BGT singer footage released following SUDEP death
The Scunthorpe singer and entertainer auditioned for the last series of BGT, singing Enrique Iglesias's 'Hero'. Sadly the 37-year-old died from SUDEP in July and footage of his performance was not broadcast.
Paul Walker, a friend of Martin and owner of Light and Shade Images in Scunthorpe, attended the audition with the singer.
He said: 'When Martin died, we started a small Twitter campaign for all the people involved with Britain's Got Talent.
'We got a reply from Stephen Mulhern (TV presenter) who said he would get in touch with the producers.' The footage was finally released three months later.
Singer and seizures
Paul told Epilepsy Society: 'Martin hadn't had a seizure for 15 years. He was on a cocktail of medication but we really didn't know anything about SUDEP and the risks. If we had known more we would have insisted on him having more checks on a regular basis. We would have done everything we could to reduce his risks.
'I hope the footage will help to raise awareness of SUDEP and may make a difference for other people.
'I know his family are deeply proud of him and still very sad that he has passed away, as we all are. This allows us to turn one tragedy into something positive and in doing so Martin gets to reach his dream. To be famous!'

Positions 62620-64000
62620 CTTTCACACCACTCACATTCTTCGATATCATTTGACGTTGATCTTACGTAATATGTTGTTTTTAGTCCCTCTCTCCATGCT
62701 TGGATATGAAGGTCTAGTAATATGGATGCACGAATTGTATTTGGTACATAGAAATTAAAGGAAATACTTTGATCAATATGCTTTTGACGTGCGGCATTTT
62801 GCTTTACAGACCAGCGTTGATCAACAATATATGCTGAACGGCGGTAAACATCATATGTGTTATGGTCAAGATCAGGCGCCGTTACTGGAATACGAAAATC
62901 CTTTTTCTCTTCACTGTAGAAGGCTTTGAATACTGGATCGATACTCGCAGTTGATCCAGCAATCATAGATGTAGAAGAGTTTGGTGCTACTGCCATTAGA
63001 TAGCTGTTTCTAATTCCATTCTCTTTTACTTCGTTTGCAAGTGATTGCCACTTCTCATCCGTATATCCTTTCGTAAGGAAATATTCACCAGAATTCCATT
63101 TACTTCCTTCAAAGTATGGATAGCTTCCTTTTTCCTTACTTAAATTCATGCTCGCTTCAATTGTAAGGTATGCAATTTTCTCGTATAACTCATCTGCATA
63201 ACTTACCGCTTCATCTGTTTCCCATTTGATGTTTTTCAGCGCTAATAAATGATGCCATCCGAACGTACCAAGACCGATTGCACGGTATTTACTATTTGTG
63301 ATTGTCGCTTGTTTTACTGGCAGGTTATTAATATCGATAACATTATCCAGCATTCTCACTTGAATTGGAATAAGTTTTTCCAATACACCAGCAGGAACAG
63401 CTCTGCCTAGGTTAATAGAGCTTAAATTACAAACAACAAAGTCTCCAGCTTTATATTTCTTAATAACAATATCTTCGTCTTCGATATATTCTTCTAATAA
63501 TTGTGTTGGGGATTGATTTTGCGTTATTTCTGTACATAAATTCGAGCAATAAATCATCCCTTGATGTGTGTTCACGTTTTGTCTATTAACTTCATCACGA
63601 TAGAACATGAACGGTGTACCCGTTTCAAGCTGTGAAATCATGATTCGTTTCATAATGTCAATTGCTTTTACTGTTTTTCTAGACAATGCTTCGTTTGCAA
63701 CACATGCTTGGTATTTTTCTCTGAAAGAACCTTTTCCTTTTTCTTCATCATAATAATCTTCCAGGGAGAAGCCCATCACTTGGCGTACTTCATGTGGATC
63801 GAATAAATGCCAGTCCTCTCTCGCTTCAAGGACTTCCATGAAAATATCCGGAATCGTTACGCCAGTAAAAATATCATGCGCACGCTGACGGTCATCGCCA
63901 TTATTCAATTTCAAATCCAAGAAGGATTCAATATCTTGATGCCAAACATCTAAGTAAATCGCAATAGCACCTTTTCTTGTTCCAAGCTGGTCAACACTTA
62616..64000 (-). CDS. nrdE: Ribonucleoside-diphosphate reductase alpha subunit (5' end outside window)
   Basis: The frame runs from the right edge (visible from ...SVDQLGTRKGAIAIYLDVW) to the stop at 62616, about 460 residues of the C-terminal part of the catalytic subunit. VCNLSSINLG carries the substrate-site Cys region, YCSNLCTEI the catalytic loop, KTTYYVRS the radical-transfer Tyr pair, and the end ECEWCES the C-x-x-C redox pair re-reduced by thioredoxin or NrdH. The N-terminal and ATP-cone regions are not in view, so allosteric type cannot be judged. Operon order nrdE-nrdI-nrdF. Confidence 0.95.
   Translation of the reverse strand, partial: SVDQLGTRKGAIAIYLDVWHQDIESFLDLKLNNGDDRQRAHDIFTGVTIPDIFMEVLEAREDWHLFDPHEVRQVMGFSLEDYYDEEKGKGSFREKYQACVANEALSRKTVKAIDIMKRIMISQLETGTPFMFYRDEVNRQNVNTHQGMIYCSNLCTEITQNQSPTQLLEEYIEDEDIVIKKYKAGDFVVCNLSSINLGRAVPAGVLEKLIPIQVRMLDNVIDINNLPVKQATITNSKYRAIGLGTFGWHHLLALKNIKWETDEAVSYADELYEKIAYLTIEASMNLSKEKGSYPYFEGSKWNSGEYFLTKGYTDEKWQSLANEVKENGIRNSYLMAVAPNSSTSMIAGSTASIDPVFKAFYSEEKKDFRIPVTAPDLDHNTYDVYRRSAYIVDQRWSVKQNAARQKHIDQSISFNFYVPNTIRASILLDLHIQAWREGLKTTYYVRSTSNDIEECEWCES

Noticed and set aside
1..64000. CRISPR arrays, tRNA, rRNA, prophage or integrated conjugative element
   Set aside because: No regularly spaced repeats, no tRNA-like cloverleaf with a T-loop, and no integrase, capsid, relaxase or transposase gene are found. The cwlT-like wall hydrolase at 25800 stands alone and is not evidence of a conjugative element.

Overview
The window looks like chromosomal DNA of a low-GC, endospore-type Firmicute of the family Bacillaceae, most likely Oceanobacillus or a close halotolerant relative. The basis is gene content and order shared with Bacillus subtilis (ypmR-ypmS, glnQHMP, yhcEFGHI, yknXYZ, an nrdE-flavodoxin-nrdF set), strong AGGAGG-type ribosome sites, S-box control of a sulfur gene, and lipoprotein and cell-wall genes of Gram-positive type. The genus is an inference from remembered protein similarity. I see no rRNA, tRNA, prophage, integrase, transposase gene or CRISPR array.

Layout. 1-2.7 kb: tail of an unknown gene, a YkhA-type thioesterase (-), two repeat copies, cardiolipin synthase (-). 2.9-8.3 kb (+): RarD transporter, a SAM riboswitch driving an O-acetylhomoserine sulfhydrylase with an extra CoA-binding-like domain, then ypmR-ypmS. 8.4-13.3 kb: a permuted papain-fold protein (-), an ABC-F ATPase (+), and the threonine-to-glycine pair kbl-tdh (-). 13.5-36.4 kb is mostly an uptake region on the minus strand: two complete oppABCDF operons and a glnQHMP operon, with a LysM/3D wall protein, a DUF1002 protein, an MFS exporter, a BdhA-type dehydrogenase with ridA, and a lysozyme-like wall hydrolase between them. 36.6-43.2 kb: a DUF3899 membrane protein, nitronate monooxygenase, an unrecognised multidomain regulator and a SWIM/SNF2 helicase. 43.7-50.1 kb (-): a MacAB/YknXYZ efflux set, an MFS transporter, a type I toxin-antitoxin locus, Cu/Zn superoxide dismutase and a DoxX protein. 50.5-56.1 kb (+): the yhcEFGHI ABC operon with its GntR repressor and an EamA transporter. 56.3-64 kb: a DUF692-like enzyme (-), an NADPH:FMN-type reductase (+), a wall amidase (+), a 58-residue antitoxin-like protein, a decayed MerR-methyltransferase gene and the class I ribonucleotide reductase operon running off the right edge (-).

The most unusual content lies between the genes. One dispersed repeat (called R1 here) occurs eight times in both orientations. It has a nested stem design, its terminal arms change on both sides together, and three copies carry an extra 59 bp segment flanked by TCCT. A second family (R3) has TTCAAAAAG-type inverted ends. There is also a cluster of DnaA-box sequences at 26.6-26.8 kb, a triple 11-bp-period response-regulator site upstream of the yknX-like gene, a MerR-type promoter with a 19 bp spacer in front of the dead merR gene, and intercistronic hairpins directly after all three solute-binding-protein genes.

Martin's sister, Cheryl Morgan said: 'Watching Martin's audition footage was amazing and I was so happy that they finally released this. It was Martin's dream to perform to everyone.'
Friends and family reacted emotionally to the footage on Twitter. Cheryl tweeted the BGT judges, Amanda Holden, David Walliams and Simon Cowell: 'Thank you. His dream! Ant and Dec, am so proud of my brother.'
Dan James tweeted about 'his good friend' Martin and how happy the singer would have been for people to share his video.
This allows us to turn one tragedy into something positive and in doing so Martin gets to reach his dream. To be famous!
Around 600 people with epilepsy lose their lives to SUDEP in the UK each year. Epilepsy Society's medical director Professor Ley Sander said: 'It is very sad to learn of the death from SUDEP of a young man in his prime like Martin. More people die of SUDEP in this country each year than the combined deaths of AIDS and sudden infant death syndrome. It is really important that we raise awareness of SUDEP so that people can make informed decisions about lifestyle and medicines adherence that may help to reduce their risks.
'SUDEP is a major area of research for us at Epilepsy Society. We are trying to understand the genetic contribution to SUDEP in the hopes that one day we will be able to identify those at greatest risk and ensure that they are given the right support to minimise those risks.
'We are also looking at structural biomarkers in the brain which may give us some clue as to who is at greatest risk.'
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